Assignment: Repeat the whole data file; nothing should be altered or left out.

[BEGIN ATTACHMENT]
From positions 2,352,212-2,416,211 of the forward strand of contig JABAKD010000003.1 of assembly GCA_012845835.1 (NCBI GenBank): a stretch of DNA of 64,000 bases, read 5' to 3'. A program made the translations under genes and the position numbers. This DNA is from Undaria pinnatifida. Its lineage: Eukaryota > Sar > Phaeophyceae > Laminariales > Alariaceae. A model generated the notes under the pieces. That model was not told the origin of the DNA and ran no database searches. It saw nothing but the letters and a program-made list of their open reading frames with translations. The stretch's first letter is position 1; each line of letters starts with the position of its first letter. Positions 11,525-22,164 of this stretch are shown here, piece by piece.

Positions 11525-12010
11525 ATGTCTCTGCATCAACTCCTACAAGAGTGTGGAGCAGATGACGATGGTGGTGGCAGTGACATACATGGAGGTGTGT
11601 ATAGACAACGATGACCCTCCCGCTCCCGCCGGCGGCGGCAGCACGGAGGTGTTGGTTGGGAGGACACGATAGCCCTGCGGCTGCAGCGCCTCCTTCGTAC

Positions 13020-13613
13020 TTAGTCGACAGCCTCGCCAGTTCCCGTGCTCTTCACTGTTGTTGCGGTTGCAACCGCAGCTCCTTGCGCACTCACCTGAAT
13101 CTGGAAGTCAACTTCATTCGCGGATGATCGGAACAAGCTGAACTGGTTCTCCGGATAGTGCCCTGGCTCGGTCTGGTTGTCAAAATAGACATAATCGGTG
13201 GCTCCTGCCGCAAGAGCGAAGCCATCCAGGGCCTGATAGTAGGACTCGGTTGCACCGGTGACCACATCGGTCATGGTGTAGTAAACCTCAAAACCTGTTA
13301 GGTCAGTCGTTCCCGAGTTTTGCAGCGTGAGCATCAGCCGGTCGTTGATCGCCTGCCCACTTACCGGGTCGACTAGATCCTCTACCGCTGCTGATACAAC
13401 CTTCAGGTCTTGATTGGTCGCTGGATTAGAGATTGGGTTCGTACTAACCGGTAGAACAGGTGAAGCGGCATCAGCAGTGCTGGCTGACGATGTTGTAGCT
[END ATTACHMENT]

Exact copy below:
From positions 2,352,212-2,416,211 of the forward strand of contig JABAKD010000003.1 of assembly GCA_012845835.1 (NCBI GenBank): a stretch of DNA of 64,000 bases, read 5' to 3'. A program made the translations under genes and the position numbers. This DNA is from Undaria pinnatifida. Its lineage: Eukaryota > Sar > Phaeophyceae > Laminariales > Alariaceae. A model generated the notes under the pieces. That model was not told the origin of the DNA and ran no database searches. It saw nothing but the letters and a program-made list of their open reading frames with translations. The stretch's first letter is position 1; each line of letters starts with the position of its first letter. Positions 11,525-22,164 of this stretch are shown here, piece by piece.

Positions 11525-12010
11525 ATGTCTCTGCATCAACTCCTACAAGAGTGTGGAGCAGATGACGATGGTGGTGGCAGTGACATACATGGAGGTGTGT
11601 ATAGACAACGATGACCCTCCCGCTCCCGCCGGCGGCGGCAGCACGGAGGTGTTGGTTGGGAGGACACGATAGCCCTGCGGCTGCAGCGCCTCCTTCGTAC

Positions 13020-13613
13020 TTAGTCGACAGCCTCGCCAGTTCCCGTGCTCTTCACTGTTGTTGCGGTTGCAACCGCAGCTCCTTGCGCACTCACCTGAAT
13101 CTGGAAGTCAACTTCATTCGCGGATGATCGGAACAAGCTGAACTGGTTCTCCGGATAGTGCCCTGGCTCGGTCTGGTTGTCAAAATAGACATAATCGGTG
13201 GCTCCTGCCGCAAGAGCGAAGCCATCCAGGGCCTGATAGTAGGACTCGGTTGCACCGGTGACCACATCGGTCATGGTGTAGTAAACCTCAAAACCTGTTA
13301 GGTCAGTCGTTCCCGAGTTTTGCAGCGTGAGCATCAGCCGGTCGTTGATCGCCTGCCCACTTACCGGGTCGACTAGATCCTCTACCGCTGCTGATACAAC
13401 CTTCAGGTCTTGATTGGTCGCTGGATTAGAGATTGGGTTCGTACTAACCGGTAGAACAGGTGAAGCGGCATCAGCAGTGCTGGCTGACGATGTTGTAGCT